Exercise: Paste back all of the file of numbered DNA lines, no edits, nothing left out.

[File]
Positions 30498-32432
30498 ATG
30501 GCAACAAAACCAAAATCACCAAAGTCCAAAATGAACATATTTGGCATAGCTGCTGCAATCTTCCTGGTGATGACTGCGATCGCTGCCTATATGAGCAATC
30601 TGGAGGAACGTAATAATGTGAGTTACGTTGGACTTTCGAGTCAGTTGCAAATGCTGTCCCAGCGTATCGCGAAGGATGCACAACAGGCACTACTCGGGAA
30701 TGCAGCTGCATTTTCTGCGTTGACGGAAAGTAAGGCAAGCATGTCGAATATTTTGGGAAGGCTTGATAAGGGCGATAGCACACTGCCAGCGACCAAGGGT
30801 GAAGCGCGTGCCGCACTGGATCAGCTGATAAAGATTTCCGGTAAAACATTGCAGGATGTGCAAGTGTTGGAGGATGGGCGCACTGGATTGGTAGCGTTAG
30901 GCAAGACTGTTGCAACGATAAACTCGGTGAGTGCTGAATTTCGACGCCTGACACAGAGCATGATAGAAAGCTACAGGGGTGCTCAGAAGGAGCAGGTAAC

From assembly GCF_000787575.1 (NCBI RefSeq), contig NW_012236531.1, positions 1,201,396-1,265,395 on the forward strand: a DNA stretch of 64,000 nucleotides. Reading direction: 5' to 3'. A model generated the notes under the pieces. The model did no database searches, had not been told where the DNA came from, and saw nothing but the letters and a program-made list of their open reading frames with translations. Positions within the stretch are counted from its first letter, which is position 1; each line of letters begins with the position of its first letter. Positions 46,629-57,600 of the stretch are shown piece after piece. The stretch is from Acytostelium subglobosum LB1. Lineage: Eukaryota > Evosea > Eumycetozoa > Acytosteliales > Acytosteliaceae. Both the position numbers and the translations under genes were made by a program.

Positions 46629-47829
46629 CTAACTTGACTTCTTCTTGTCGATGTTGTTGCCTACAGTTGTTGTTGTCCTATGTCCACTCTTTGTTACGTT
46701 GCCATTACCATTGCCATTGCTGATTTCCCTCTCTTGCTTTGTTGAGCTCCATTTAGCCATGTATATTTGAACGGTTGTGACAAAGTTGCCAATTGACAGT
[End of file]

Positions 30498-32432
30498 ATG
30501 GCAACAAAACCAAAATCACCAAAGTCCAAAATGAACATATTTGGCATAGCTGCTGCAATCTTCCTGGTGATGACTGCGATCGCTGCCTATATGAGCAATC
30601 TGGAGGAACGTAATAATGTGAGTTACGTTGGACTTTCGAGTCAGTTGCAAATGCTGTCCCAGCGTATCGCGAAGGATGCACAACAGGCACTACTCGGGAA
30701 TGCAGCTGCATTTTCTGCGTTGACGGAAAGTAAGGCAAGCATGTCGAATATTTTGGGAAGGCTTGATAAGGGCGATAGCACACTGCCAGCGACCAAGGGT
30801 GAAGCGCGTGCCGCACTGGATCAGCTGATAAAGATTTCCGGTAAAACATTGCAGGATGTGCAAGTGTTGGAGGATGGGCGCACTGGATTGGTAGCGTTAG
30901 GCAAGACTGTTGCAACGATAAACTCGGTGAGTGCTGAATTTCGACGCCTGACACAGAGCATGATAGAAAGCTACAGGGGTGCTCAGAAGGAGCAGGTAAC

From assembly GCF_000787575.1 (NCBI RefSeq), contig NW_012236531.1, positions 1,201,396-1,265,395 on the forward strand: a DNA stretch of 64,000 nucleotides. Reading direction: 5' to 3'. A model generated the notes under the pieces. The model did no database searches, had not been told where the DNA came from, and saw nothing but the letters and a program-made list of their open reading frames with translations. Positions within the stretch are counted from its first letter, which is position 1; each line of letters begins with the position of its first letter. Positions 46,629-57,600 of the stretch are shown piece after piece. The stretch is from Acytostelium subglobosum LB1. Lineage: Eukaryota > Evosea > Eumycetozoa > Acytosteliales > Acytosteliaceae. Both the position numbers and the translations under genes were made by a program.

Positions 46629-47829
46629 CTAACTTGACTTCTTCTTGTCGATGTTGTTGCCTACAGTTGTTGTTGTCCTATGTCCACTCTTTGTTACGTT
46701 GCCATTACCATTGCCATTGCTGATTTCCCTCTCTTGCTTTGTTGAGCTCCATTTAGCCATGTATATTTGAACGGTTGTGACAAAGTTGCCAATTGACAGT